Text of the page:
Should the state cede some local control of fracking to counties and municipalities? How much? Yes. If control of other important issues, such as schools, are delegated to local boards, shouldn’t fracking be? I view this as a critical component of self-determination and personal property rights. Shouldn’t you or your town control what goes on in your own community or on and under your property? Just how much control can be debated but for me, no one is putting a drilling rig or a well bore on, next to or under my property without my express approval. I have a right to peaceful enjoyment of my property, including its views, and a right to protect my health, safety, water and air. So do you.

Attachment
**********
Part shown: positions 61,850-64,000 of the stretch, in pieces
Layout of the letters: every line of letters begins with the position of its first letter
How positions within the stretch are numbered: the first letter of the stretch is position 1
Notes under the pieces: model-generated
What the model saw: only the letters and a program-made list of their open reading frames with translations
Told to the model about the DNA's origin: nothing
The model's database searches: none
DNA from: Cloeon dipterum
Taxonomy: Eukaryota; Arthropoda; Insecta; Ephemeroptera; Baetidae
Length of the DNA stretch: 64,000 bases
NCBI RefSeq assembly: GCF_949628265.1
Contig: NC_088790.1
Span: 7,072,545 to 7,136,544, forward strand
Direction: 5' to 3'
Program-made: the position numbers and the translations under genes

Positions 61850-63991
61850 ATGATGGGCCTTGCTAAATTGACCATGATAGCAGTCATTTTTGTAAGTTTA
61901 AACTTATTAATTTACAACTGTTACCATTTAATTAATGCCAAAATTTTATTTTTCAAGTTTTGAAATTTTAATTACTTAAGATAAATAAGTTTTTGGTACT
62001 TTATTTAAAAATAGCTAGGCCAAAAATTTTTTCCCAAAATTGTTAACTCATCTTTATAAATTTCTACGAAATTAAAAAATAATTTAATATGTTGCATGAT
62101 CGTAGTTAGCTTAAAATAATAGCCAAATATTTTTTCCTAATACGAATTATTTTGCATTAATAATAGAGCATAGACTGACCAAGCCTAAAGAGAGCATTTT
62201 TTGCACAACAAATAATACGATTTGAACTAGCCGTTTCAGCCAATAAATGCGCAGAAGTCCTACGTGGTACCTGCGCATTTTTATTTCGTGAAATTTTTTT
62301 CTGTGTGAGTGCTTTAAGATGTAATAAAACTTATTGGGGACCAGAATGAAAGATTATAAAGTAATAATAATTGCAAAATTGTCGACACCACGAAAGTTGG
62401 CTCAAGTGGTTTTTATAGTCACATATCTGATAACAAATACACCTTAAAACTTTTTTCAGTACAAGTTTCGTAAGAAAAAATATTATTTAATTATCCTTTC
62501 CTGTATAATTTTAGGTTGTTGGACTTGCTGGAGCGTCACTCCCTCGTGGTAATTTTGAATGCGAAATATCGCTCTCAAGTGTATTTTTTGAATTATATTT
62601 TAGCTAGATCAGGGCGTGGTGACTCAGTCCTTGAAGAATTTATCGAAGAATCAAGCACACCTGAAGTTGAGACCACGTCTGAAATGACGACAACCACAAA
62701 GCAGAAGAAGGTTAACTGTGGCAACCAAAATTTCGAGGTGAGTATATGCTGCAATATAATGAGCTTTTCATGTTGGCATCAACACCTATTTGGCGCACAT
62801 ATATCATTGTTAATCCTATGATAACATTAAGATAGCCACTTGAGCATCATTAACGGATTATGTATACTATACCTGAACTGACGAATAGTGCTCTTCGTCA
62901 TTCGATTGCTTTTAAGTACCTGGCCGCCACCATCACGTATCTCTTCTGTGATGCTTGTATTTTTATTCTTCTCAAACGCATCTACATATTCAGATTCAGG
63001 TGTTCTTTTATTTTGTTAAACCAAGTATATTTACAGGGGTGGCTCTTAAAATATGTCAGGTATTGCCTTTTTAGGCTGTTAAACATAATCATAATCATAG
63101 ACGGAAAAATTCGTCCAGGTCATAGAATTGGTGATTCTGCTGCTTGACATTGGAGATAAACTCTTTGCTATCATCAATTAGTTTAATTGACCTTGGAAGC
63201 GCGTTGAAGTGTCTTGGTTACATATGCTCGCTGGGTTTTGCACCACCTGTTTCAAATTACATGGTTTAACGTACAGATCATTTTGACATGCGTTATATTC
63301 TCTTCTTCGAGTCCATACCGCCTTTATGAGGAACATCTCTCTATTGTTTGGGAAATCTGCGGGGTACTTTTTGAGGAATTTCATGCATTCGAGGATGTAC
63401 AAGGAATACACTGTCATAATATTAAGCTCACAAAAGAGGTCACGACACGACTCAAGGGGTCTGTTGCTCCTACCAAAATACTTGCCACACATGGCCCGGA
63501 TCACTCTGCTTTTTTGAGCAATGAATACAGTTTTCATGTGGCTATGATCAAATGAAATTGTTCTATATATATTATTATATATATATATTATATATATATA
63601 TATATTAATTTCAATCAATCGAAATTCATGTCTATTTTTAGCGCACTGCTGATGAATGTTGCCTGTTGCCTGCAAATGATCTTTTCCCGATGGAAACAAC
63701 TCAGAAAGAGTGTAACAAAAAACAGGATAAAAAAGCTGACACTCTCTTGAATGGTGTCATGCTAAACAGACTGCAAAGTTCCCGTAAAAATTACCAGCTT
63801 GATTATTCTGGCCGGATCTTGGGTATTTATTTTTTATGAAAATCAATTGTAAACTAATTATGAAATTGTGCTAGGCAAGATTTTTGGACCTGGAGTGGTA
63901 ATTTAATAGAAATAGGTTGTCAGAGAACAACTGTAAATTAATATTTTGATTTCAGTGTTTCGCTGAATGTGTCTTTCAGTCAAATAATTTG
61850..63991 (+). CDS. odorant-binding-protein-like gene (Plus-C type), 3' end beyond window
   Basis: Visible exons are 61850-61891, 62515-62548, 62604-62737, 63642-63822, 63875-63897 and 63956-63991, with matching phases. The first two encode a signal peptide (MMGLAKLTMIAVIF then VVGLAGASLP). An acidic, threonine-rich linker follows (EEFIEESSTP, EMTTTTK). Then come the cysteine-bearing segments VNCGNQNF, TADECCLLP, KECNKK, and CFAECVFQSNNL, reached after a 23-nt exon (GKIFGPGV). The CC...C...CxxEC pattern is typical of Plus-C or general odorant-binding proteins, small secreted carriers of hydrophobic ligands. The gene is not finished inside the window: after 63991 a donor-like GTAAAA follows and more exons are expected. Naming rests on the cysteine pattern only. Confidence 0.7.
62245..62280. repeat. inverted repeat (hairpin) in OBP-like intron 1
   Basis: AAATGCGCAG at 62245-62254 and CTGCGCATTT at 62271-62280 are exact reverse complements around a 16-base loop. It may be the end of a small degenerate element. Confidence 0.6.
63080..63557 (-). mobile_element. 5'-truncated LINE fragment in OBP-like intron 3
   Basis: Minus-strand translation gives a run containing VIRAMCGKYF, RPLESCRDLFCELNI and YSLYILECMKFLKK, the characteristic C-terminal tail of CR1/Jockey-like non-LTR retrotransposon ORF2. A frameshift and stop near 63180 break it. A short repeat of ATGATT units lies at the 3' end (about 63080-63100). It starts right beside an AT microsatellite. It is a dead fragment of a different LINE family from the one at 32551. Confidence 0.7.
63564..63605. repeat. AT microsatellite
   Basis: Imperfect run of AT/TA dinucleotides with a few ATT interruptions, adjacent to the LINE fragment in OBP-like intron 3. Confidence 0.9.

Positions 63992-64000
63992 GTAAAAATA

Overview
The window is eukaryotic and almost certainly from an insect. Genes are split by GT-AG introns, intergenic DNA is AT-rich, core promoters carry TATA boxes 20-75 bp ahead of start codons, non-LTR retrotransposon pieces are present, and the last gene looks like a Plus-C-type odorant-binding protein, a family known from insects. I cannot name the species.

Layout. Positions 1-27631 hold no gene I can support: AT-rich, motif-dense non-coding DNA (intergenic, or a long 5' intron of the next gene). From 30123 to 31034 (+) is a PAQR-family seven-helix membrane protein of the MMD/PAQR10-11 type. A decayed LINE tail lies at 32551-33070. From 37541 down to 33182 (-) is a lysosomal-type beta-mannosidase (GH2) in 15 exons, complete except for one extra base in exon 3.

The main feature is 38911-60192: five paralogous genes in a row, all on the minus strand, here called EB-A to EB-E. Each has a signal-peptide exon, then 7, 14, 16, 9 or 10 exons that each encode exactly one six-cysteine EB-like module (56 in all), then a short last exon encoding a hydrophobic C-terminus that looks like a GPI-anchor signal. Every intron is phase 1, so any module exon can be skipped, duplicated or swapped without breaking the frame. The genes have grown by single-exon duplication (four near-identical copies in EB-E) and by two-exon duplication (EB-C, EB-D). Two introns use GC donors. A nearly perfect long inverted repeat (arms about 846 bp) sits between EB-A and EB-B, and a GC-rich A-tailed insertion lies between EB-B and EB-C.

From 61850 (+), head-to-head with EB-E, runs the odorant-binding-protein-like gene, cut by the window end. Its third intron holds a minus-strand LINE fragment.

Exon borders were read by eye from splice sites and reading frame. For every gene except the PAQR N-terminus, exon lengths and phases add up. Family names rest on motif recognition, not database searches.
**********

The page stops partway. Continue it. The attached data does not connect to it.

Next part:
Should Colorado repeal gun-control laws from 2013? This is another difficult issue. I have been a hunter and a target-shooter — and an Endowment life member of the NRA — longer than my opponent is old! I have a deeply held belief in the Second Amendment and the individual right to own and use firearms. However, I am also deeply concerned about public safety. No one going out to a store, mall, restaurant or a movie theater should end up in a body bag because some mentally ill person who never should have had a firearm in the first place goes on a rampage. We owe it to ourselves to ensure our kids come home from school every afternoon and are fully safe while there. I am not concerned with the average firearms owner. Every day over 100 million lawful firearm owners do absolutely nothing wrong with them. And the gun violence that is rampant throughout our state and nation is not committed by or in the name of the day-to-day members of the NRA, RMGO or NAGR. There are solutions to these problems but confiscation, licensing or ceasing manufacturing unfairly impacts lawful firearm owners. When elected, I fully intend to convene a special public hearing, inviting representatives of the NRA, RMGO, NAGR and police chiefs and sheriffs throughout Colorado, together with gun control advocates, to jointly work on solutions to addressing public safety.